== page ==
Growth of the rose plant and the physiological and biological processes occurring in plant is influenced by the temperature, which in turn affect the vegetative growth, flower production and flower quality. Requirement of temperature varies with the cultivars to some extent; and the optimum night temperature ranges between 13.3°C to 21°C depending upon the cultivars for obtaining maximum flowers, heavier and stiffer flower stems of longest length and as well as better flower colour.
At low temperature flower production decreases but better quality flowers are obtained; along with better development of pigments in the leaves, stem and flowers. At higher temperature there is an enhancement of vegetative growth and flower production, but the flower quality deteriorates. The day temperature between 20°C to 28°C is optimum for roses, depending upon the cultivars. Temperature lower than 13°C and above 30°C adversely affects the production and quality of rose flowers.
The effective season of production decrease with the rise in temperature beyond 28°C. In India under natural conditions of Bangalore and Pune, good roses can be obtained for 5 months beginning from December to April. In high Tropics and North-East India the season is for 8 months from October to May, and in subtropical climate, roses can be obtained from November to April.
Shoots growing in short branches at 21°C and a photoperiod of 8 hours under florescent light aborted almost all of their flower buds. Low incidence of abortion occurred in shoots growing on long branches. At a photoperiod of 16h, the incidence of abortion wasiow at both temperatures and shoot positions. On the other hand under incandescent light, the rate-of abortion was high in all temperature, photoperiod and position treatments. The blackening of-rose petals is enhanced by the exposure of plants to sub-optimal temperatures and in absent in green houses covered with polyvinyl chloride (PVC) or polyethylene opaque to UV-B radiation shorter than 360 nm, even when grown at suboptimal temperature.
The promotive effects of supplementary lighting were more pronounced at 18°C night temperature than at 15°C and were facilitated by CO2 enrichment of the green house atmosphere. Reduction in light intensity extended duration of a growth cycle. This effect was influenced by temperature and was more pronounced at higher temperatures than at lower temperatures. A decrease of 65 per cent in light intensity increased the duration of one growth cycle of "Baccara" roses by 3 days at 15°C in comparison with 12 days at 21°C.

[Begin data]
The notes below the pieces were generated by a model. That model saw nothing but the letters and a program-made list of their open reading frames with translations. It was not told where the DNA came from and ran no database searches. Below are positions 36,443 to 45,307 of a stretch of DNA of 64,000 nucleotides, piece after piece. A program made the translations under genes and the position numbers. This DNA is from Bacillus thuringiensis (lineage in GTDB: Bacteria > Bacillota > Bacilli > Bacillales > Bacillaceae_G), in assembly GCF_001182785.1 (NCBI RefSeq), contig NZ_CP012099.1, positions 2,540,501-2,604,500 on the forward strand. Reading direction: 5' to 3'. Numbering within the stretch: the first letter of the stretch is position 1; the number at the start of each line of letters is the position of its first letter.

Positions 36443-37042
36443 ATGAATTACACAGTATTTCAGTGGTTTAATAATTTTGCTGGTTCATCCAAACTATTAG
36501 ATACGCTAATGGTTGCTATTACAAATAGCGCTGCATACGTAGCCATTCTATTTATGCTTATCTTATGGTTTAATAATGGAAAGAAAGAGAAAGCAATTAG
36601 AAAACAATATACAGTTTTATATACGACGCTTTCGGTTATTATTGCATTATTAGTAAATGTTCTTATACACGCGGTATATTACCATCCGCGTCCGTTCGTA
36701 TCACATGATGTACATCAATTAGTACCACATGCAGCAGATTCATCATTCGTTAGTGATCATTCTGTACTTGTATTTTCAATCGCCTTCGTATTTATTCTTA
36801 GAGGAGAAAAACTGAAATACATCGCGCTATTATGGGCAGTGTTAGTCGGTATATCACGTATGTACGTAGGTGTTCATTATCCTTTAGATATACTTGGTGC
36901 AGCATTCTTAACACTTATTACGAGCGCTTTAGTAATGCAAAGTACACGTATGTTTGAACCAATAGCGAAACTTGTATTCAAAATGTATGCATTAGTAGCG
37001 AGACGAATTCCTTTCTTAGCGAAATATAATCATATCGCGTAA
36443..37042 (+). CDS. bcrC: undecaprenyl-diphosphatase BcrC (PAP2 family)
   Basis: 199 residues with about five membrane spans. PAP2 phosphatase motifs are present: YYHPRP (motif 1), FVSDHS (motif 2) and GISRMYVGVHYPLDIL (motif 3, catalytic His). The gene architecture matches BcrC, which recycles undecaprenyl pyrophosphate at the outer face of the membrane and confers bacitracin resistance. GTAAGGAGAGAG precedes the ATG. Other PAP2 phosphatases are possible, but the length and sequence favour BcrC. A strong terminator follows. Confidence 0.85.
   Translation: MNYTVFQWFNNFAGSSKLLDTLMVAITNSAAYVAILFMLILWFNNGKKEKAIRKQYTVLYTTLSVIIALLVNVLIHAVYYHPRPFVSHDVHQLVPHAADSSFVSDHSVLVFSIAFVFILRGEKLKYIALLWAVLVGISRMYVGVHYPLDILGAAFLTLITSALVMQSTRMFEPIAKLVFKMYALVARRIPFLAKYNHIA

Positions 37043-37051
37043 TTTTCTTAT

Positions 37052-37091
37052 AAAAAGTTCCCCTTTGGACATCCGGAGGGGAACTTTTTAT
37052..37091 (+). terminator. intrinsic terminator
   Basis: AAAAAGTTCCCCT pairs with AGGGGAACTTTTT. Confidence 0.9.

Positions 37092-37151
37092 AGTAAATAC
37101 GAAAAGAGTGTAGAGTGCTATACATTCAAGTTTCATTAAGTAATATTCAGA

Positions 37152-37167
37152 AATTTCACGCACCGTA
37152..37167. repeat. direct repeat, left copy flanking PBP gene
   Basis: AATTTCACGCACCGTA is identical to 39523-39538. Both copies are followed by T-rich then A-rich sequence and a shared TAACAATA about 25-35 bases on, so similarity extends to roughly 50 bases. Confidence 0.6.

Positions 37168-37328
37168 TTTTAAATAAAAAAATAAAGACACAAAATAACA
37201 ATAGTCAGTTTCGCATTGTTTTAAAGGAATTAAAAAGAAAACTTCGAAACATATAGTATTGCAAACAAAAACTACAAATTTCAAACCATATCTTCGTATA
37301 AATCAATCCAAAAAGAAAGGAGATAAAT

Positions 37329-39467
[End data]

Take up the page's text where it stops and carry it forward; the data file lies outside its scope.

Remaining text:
Higher temperature during field conditions decreases vase life and quality of rose cut flowers. At higher temperature, stored carbohydrates of flowers are quickly depleted during respiration and the plant transpires at a faster rate. But a decrease in temperature before harvest from 21-24°C to 15-21°C reduces the vase life of cut roses. The effect of temperature was attributed to an increase in the level of phenolic compounds produced in the leaves. The rose cultivars, "Dr Verhage", grown at lower temperature (15°C) develops a greenish tint because of incomplete conversion of chloroplasts to chromoplasts.
Exposure of rose plant to higher temperature (7 hours) reduces anthocyanin content and increases bluing. A strong reduction of temperature at 4 to 7 days before commercial stage of harvest of "Baccara" roses will increase anthocyanin content and blackening. Rose cv. "Carol" and "Dr. Verhage", grown at high temperature, yield very pale flowers, but produces normal colour when cut at bud stage and kept in sucrose solution.
Humid abnosphere may cause the development of fungal and bacterial diseases. Importance of humidity lies in the internal water conditions of the rose plants. Low humidity may cause browning of leaf edge of the plants with thin leaves or leaflets. High humidity can maintain water borne pollutants in a condition so that they can be more easily absorbed through the cuticles or stomatas. High humidity damage cut flowers during storage and transport. Damaged rose flowers remove water less quickly and emit ethylene. Certain diseases like mildews are associated with high relative humidity. Wilted plants grow very slowly and by maintaining very high amount of humidity, the internal deficiency of water will be less.
Enlargement of cells is caused by water, and therefore, if the loss from the plants could be less, leaves and flowers would be larger and stem longer. Environmental factors especially temperature and relative humidity, can have a strong influence on the entry of applied sprays. The most dramatic cause of humidity affecting entry is that of maleic hydrazide. It was also reported that low humidities also suppressed the entry of 2,4-D, amino triazole and some other leaf sprays.
Rose cut flowers show symptoms of Botnjtis infection after marketing and transportation. The air humidity inside the glass house is the factor determining the number of lesions during storage and transportation. So lowering of air humidity by heating and ventilating the glass house is essential. Some reported that increasing humidity from 65 to 85 per cent has no effect on the vase life of roses, while a further increase to 90 per cent significantly decreased it. This decrease in vase life closely related to an increase in the occurrence of the bent neck and leaf dying at the highest humidity.
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